According to the World Health Organisation, term “contraception” means preventing unwanted pregnancy and interrupting the natural process of reproduction.

How to make the right choice of contraception?

You may ask why do we need contraception? If the woman does not use contraception presumably it would have about 15 pregnancies in life!

When choosing contraception, there are several things that must first be seen. You must consider their advantages and disadvantages. There are certain medical conditions and circumstances in which certain contraceptives are not allowed or are not recommended. Contraceptives differ in their effectiveness in preventing unwanted pregnancy.


Today there are many types of care, contraception accessible and effective:

  • Condoms-One of the most popular forms of contraception, condoms are a simple and cheap way to protect yourself against unplanned pregnancies and STIs. They work by catching the sperm as it is released and stopping it from entering the vagina at all. Along with female condoms they are the only form of contraception to protect you against STIs as well as pregnancy. Condoms come in all shapes, sizes, and for the sensitive, materials, so even with allergies or sensitive skin, there’s a condom to suit you comfortably.
  • The Pill is a tablet you take once a day – Tablets contraceptives (hormones)– there are a few different types of pill. The combined pill contains estrogen and progestin, which stop the ovaries from releasing eggs. It also thickens the cervical mucus, which keeps the sperm from getting to the egg. The so-called mini pill contains only 1 hormone, a progestin, which offers an alternative to those affected by the hormone estrogen.You should swallow the pill at the same time every day, whether or not you have sex. Ask your healthcare provider whether the combined pill is a suitable method of contraception for you based on your medical history and, if yes, which is the best type for you.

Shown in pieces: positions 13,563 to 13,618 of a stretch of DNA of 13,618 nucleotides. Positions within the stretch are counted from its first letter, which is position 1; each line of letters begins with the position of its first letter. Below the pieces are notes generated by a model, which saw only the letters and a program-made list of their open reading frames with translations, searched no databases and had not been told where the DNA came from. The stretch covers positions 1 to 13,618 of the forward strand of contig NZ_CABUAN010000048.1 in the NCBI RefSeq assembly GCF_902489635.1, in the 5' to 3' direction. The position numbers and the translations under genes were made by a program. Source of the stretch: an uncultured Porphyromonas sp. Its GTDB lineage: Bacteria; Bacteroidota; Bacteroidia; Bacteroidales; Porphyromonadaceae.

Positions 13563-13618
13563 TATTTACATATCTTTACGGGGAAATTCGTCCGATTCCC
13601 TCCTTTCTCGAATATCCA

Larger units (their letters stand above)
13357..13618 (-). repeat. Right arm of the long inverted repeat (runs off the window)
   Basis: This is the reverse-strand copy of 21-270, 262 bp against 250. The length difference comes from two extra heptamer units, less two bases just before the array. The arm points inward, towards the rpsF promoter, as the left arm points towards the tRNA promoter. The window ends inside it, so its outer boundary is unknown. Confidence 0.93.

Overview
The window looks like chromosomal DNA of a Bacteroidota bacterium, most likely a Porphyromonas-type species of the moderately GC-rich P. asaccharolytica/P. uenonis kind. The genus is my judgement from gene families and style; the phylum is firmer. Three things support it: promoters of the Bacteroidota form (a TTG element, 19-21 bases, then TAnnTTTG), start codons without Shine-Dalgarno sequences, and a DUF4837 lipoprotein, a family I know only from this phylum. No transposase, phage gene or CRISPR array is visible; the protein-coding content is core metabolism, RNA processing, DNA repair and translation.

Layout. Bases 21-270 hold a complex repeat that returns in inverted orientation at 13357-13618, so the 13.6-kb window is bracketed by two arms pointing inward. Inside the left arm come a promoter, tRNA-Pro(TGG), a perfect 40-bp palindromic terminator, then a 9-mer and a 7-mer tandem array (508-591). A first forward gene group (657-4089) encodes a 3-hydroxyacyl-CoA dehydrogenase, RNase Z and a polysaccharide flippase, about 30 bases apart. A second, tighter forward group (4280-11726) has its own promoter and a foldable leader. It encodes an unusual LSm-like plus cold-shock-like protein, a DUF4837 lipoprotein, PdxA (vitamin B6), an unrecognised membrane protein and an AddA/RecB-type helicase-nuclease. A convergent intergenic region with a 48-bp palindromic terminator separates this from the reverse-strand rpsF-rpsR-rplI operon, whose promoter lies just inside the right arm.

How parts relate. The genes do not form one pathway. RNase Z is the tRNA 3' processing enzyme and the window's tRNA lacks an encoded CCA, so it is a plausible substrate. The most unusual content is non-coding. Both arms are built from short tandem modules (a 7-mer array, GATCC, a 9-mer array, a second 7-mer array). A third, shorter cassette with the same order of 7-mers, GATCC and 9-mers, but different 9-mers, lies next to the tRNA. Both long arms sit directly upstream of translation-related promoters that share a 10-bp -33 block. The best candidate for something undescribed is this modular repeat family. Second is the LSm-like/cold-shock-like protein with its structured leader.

• Intrauterine Method-The IUS is a small, soft, T-shaped device with a reservoir containing the hormone progestin that is placed in the womb by your healthcare provider. The IUS works by continuously releasing a low dose of progestin from the intrauterine system into the womb. It thickens the mucus of your cervix, which makes it harder for sperm to move freely and reach the egg and it also thins the lining of your uterus. At 99.8% effectiveness, you’re about as protected as you possibly can be by a contraceptive method. It’s a great method for the super organized, the forgetful, the frequent traveller and pretty much anyone else who is keen on staying not pregnant.
  • The contraceptive ring looks a lot like a cross between a bracelet and an elastic band, simple and functional – but it’s a whole lot smarter than that. It is a clear and flexible ring of polyethylene vinyl acetate that, once inserted into the vagina, slowly releases the hormones progestin and estrogen into your body to stop the ovaries from releasing eggs. It also thickens the cervical mucus, which keeps the sperm from getting to the egg.